Diablo II: Resurrected - Crafting the Controller Experience

Having recently launched Diablo II: Resurrected into open beta not only on PC, but also on both current and next-gen consoles, Blizzard Entertainment now brings us this insightful PlayStation Blog post highlighting some of the challenges of making the classic action-RPG more controller-friendly.

Check it out:

After more than two decades, the legacy of the Dark Wanderer and the demonic burden he bears is making a resurgence in the realms of humanity. Blizzard Entertainment’s resurrection of the acclaimed action role-playing game that defined a genre is nearly here! For the first time, console players who pre-order Diablo II: Resurrected will be able to experience first-hand the remastered epic of Diablo II with Early Access to the Open Beta, now live on PS5 and PS4.

Diablo II’s legacy will continue on new platforms over 20 years after its original release on PC in 2000. New players and veterans will be able to experience this iconic chapter of the Eternal Conflict through the extraordinary capabilities of the PlayStation consoles and DualShock 4 controller on PS4 and DualSense wireless controller on PS5.

Bringing the classic keyboard-and-mouse gameplay to a controller was a unique challenge. To illustrate the Diablo II: Resurrected team’s approach to adapting the feel and controls to PlayStation controllers, we invited Design Director Robert Gallerani to share his insights.

When we set out designing the controller control scheme, we broke down the work into a handful of categories. Each of these were core considerations we wanted to be mindful of as we brought Diablo II: Resurrected to console players.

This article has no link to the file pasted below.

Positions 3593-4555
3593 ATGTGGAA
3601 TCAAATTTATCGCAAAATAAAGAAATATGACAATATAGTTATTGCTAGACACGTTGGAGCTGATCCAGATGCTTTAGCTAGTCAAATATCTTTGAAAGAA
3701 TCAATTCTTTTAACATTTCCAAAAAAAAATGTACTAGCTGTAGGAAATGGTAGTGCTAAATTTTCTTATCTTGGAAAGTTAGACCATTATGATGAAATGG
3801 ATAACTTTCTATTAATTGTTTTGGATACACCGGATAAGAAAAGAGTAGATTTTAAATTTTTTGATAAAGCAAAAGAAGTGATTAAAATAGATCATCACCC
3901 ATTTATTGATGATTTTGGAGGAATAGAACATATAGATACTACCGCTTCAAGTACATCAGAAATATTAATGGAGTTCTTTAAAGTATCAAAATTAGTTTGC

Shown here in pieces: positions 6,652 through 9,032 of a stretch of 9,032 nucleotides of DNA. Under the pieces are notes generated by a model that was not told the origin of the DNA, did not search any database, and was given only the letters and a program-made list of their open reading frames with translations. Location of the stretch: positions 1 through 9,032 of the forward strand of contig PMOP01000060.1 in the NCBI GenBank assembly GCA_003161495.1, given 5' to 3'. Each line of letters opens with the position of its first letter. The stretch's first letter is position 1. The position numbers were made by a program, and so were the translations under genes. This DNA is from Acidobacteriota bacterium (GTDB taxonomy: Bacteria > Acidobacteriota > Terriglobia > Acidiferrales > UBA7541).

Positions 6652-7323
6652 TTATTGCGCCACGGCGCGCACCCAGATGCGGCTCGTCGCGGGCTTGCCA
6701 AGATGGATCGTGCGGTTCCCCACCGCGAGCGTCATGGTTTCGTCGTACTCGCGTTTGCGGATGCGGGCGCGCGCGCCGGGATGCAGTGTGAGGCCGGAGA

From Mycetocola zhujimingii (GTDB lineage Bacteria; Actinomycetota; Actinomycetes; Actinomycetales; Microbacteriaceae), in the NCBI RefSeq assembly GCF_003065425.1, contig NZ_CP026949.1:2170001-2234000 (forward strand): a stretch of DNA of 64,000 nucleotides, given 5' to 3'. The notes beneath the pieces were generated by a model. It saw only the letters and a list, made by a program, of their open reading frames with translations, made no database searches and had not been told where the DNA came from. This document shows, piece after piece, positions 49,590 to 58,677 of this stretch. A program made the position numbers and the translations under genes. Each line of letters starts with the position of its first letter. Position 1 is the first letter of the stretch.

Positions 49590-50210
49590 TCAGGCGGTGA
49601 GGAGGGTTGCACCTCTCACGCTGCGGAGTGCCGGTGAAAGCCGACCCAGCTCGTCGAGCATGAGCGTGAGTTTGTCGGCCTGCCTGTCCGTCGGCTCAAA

With a keyboard and mouse, the player acts as an “eye in the sky” telling their character what to do and where to go by clicking somewhere. Do you perform a ranged ability on a monster? Do you walk over to a chest and open it? Perhaps you open a door? With the mouse, the players’ primary input is a click that conveys aiming or a specific ability or action. The game then guides the character to the place where it can perform the action, finding a path for you.

On a controller, however, the player is more directly acting as their avatar. This starts to have serious ramifications at many levels—but to our players, it all just needs “to work.”

Tweaking the Movement

On a controller, movement is tied to the analog stick. This means that the player, and not the game, is directing the character where to go. To achieve this, we turned off the game’s pathfinding. However, now players can travel to places the game would never have guided you before. For example, a player can try and run into a wall or move against collision objects. This also makes it easier to evade oncoming attacks from adversaries.

In addition to considering where you go, you also need to determine how fast you go. Diablo II has a stamina system. This means that there are two modes of travel: walking and running. When your stamina depletes, you can no longer run. We needed to have this system work in parallel with players’ expectations that when you push the analog stick a little, you move a small amount, and when you push it all the way, you move at top speed. We tried having stick deflection alone drive the player’s speed, but this made it too hard to “just walk.” Walking gives your character better stats in the game, so it was important we made it easy for players to control this. We settled on a toggle in the end, because it preserved the conscious decision of choosing to walk instead of run. This was vital when it comes to picking up items, but more on that later.